The government has introduced several schemes like the Unnat Chulha Abhiyan, Pradhan Mantri Ujjwala Yojana (PMUY), Direct Benefit Transfer of LPG (DBTL) and others for promoting clean cooking fuels and to reduce air pollution. But a lot more needs to be done. Respiratory health requires policy-level interventions and budgetary allocations in order to build a solid ecosystem that can effectively manage it. Both thecentral and state governments must work on formulating grassroots intervention programmes that focus on education, diagnosis, treatment, and care of chronic diseases in this category. For example, Chronic Obstructive Pulmonary Disease (COPD) is not included as part of the national screening programme for non-communicable diseases as opposed to other diseases like diabetes, hypertension, etc. Regions with the highest burden must have focussedprogrammes that can then be scaled and replicated across other areas as well. Additionally, there must be equal attention to addressing the causative external factors of respiratory diseases like air pollution, use of chulhas, etc. The key to ensuring this is the consistency of such interventions; a seasonal approach during peak months like winters will not suffice.
A conducive healthcare ecosystem
A comprehensive approach requires the participation of all stakeholders in the ecosystem to work towards addressing the current gaps. This network must include primary healthcare workers like Anganwadi workers and general practitioners, pulmonary experts, hospitals and pharma companies, and even academia. For instance, respiratory medicine must be given due attention in medical colleges so that doctors are trained to diagnose and appropriately treat respiratory diseases. Healthcare workers must be equipped with the requisite resources and tools to administer care. Hospitals can support this effort through their extensive networks and pool of resources to provide affordable diagnosis, treatment, and care facilities.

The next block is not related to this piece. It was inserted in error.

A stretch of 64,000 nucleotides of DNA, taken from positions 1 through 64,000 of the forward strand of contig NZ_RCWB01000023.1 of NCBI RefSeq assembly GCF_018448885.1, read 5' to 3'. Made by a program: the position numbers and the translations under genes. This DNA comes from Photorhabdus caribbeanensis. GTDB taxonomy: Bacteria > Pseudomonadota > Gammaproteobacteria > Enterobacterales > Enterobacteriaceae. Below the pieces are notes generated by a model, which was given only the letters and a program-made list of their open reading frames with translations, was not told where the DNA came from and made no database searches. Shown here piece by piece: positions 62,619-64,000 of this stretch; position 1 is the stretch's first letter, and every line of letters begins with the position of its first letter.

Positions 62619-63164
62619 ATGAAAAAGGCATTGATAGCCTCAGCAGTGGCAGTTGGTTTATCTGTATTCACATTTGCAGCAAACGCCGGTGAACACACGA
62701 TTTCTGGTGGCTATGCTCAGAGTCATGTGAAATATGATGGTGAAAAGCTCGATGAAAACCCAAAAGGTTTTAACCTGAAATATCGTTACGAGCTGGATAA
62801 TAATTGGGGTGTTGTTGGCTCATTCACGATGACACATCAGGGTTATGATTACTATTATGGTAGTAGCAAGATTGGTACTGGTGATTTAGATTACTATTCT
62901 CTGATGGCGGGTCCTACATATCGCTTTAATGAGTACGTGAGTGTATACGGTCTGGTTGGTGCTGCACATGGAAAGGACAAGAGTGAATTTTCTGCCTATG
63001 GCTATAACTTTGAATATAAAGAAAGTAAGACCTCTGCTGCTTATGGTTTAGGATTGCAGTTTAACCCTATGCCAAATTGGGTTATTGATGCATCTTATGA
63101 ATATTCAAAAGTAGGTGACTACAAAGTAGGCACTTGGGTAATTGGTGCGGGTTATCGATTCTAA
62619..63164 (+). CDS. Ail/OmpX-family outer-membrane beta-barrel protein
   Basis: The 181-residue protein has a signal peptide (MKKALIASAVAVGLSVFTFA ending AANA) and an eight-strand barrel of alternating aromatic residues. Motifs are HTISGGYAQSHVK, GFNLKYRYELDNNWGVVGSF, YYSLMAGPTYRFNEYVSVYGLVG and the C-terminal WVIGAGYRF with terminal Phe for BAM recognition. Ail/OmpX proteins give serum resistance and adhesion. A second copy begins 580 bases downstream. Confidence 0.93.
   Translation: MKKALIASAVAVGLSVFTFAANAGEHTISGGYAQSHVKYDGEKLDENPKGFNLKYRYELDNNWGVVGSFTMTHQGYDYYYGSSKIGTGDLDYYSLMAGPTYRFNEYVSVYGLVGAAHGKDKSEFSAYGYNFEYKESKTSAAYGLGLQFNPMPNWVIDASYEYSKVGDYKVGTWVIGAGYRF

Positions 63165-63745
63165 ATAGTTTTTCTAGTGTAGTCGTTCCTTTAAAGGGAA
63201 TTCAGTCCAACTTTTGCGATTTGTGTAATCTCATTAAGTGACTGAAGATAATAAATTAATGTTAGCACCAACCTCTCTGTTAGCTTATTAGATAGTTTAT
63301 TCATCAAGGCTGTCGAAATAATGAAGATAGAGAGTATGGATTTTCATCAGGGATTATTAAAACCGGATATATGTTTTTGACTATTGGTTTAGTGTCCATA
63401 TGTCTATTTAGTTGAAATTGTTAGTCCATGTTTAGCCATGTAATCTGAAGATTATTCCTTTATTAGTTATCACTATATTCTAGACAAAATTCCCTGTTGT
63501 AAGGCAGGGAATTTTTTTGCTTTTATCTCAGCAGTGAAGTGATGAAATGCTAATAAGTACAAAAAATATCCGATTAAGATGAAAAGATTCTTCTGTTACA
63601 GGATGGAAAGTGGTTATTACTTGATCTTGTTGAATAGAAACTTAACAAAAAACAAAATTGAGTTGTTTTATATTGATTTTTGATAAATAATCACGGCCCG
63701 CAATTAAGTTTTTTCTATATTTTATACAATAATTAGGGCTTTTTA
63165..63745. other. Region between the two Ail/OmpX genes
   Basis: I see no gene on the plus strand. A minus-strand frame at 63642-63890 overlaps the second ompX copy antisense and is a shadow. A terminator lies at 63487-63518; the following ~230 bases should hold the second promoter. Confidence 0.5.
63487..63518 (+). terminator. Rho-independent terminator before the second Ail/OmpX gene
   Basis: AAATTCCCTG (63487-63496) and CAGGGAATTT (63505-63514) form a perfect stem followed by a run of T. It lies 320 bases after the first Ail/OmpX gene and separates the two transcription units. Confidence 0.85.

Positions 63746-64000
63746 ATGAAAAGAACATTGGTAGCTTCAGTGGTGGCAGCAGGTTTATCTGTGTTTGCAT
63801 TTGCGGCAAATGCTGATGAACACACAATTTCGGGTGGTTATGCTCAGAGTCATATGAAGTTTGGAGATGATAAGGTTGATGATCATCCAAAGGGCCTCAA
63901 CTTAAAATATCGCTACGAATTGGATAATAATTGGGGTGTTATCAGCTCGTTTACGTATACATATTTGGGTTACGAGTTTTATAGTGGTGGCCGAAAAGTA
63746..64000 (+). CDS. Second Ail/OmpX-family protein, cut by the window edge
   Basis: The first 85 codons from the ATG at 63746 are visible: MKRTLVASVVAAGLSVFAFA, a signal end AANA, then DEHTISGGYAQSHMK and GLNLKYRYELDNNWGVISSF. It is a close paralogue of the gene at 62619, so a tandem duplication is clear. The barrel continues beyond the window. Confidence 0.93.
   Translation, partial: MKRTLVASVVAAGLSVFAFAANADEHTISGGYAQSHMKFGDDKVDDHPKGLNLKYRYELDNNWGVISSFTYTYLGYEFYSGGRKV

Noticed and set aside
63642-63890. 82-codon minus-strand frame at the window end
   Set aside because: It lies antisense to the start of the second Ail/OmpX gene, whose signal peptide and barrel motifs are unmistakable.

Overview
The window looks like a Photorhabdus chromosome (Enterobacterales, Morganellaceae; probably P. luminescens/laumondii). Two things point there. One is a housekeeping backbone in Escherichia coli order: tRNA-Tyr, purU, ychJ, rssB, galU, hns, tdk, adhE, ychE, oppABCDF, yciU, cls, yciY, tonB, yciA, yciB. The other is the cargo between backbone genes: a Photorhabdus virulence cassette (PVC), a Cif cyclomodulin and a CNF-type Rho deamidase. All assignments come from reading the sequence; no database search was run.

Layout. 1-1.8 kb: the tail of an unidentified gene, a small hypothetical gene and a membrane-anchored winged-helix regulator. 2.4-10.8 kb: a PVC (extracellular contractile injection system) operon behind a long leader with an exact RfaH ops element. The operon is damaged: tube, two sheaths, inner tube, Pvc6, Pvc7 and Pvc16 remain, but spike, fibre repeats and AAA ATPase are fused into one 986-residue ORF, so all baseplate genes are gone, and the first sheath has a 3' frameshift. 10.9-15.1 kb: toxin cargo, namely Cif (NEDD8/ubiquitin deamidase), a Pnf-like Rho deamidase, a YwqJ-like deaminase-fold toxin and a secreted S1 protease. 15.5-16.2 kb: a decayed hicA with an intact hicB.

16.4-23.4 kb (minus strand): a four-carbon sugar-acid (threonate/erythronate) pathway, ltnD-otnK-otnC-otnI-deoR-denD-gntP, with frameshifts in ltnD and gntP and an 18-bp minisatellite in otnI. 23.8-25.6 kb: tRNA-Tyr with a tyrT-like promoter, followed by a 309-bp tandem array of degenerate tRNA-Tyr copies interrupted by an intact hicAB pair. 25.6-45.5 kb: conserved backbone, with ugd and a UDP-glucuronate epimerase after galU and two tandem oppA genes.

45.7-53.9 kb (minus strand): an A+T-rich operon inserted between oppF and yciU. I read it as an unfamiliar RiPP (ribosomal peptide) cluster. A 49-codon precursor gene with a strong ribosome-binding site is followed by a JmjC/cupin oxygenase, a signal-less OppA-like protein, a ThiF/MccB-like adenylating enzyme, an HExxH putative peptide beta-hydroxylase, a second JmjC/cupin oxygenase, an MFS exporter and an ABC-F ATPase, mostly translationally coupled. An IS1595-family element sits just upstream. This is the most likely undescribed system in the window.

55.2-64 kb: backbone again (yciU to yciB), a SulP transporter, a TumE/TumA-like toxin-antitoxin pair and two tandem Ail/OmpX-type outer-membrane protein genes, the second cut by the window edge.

Extending these facilities to regions where the burden is immense but access is poor, is vital. Additionally, pharma companies can contribute through innovative and affordable diagnostic and treatment solutions that address the issues being faced in the continuum. For example, we are working on innovations like hand-held spirometers to enable widespread testing and portable nebulisers for COPD patients who cannot make it to the clinic.
Onus at an individual level
Tackling the respiratory burden is as much an individual responsibility as it is of the government and overall ecosystem. One must play an active role in managing one’s lung health. Akin to the attention we pay to our heart health, we must also do so for a healthy lung. This includes taking preventive measures like reducing exposure to toxic air and performing regular exercises to improve lung health, undertaking periodic lung health checks, and most importantly, not overlooking early signs such as shortness of breath or lingering chest pain.
It is imperative that we act upon our key learnings from Covid-19, that is, giving respiratory health its due attention and working together as one collaborative unit to fight this rising threat, to help India breathe free.
Views are personal. The author is Managing Director and Global CEO, Cipla.